|Politics with International Relations|
|Health Data Analyst|
|United Nations Population Fund|
|Politics and public affairs|
|Large business (250+ employees)|
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A day in the life of a Health Data Analyst in Thailand
Briefly describe the organisation you work for
I work for the United Nations Population Fund (UNFPA), the UN's reproductive health and rights agency, in the Asia-Pacific Regional Office in Bangkok. UNFPA works to improve maternal health, ensure access to contraception, and promote sexual and reproductive health for women and girls around the world. It also focuses on combating Gender-Based Violence (GBV) and other harmful practices.
What do you do?
My role as Health Data and Health Economics Analyst allows me to support the regional office as well as our Country offices in Asia-Pacific (36 countries! Covering from Afghanistan to the Pacific Island States) with analyses on key maternal and reproductive health indicators. I measure the impact that key health interventions (for example, strengthening the availability of maternal health services, improving access to contraception, etc) can have on the health and well-being of women in these countries. I also perform health economics analyses to estimate the costs and financing needs for these countries' health systems, as they work with the UN to develop and expand.
Reflecting upon your past employment and education, what led you to your current career choice?
When I started my Bachelor in Politics and IR at the University of York, I had in mind to pursue a diplomatic career. It took only a few weeks of attending the Politics of Development course to realise that instead I wanted to work in the development world! After graduating from York, I obtained a MSc in International Development and Humanitarian Emergencies, and started an internship with the UN in Myanmar shortly after.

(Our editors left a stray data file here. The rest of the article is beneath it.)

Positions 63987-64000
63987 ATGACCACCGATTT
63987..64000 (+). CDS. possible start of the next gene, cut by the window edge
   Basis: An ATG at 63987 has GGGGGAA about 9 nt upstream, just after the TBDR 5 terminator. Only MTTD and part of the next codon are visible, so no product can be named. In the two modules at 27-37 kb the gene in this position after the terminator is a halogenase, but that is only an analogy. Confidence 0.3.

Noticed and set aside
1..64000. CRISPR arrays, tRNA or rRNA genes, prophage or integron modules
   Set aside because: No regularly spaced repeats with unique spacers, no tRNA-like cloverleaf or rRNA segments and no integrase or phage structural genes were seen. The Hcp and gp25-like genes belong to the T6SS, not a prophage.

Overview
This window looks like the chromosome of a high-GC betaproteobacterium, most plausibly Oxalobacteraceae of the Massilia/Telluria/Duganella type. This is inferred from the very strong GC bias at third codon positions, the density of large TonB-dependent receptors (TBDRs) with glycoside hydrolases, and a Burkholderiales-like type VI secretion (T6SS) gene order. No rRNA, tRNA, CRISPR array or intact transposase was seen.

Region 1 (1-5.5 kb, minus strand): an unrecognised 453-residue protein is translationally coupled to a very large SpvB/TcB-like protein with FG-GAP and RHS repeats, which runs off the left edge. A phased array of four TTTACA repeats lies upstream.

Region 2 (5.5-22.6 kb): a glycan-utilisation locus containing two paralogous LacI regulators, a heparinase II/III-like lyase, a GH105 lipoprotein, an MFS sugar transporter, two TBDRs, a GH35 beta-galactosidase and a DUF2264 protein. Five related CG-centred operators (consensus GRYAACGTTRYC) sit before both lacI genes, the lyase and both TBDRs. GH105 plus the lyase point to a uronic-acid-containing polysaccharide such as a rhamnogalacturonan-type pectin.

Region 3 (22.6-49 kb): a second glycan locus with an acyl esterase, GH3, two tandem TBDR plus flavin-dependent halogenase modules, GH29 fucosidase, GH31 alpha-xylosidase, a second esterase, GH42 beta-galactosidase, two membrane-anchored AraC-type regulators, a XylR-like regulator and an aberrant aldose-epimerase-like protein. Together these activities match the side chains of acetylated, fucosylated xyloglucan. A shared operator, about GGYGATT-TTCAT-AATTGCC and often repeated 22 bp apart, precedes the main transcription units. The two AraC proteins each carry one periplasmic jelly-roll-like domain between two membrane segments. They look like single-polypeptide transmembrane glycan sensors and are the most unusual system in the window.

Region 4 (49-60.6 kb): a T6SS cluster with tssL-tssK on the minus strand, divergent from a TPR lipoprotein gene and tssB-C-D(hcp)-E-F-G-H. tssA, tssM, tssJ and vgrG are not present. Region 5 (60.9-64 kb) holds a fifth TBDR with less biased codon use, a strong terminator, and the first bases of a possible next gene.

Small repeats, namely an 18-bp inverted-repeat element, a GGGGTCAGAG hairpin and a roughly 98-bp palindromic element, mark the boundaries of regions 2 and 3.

Is your current job sector different from what you thought you would enter when you graduated?
Luckily not! I wanted to try and work for the United Nations after graduating, and I focused on that objective for my career.
Describe your most memorable day at work
Presenting my analyses on the importance of investing in family planning services to representatives of the Ministry of Health of Pakistan, where the utilisation of these services is low. Shortly after, the Government committed additional resources to improve these and other health services for women in the country.
Are there any challenges associated with your job?
The UN is not an easy system to navigate, given its complexity and bureaucracy. Plus the hours of work can be very long! And of course most of the international staff like myself live and work far away from family and friends.
What extracurricular activities did you undertake at university and what transferable skills did you develop through these?
At York I was involved in managing the Italian Society, which grew consistently during my three years there. I was able to get experience in event management, communications and fundraising - all of which turned out very handy when starting out in the development sector.
What top tips do you have for York students preparing for today’s job market and life after graduation?
Try and gain varied experience through extra curricular activities! These practical skills will be a great help when looking for internships and entry-level jobs.
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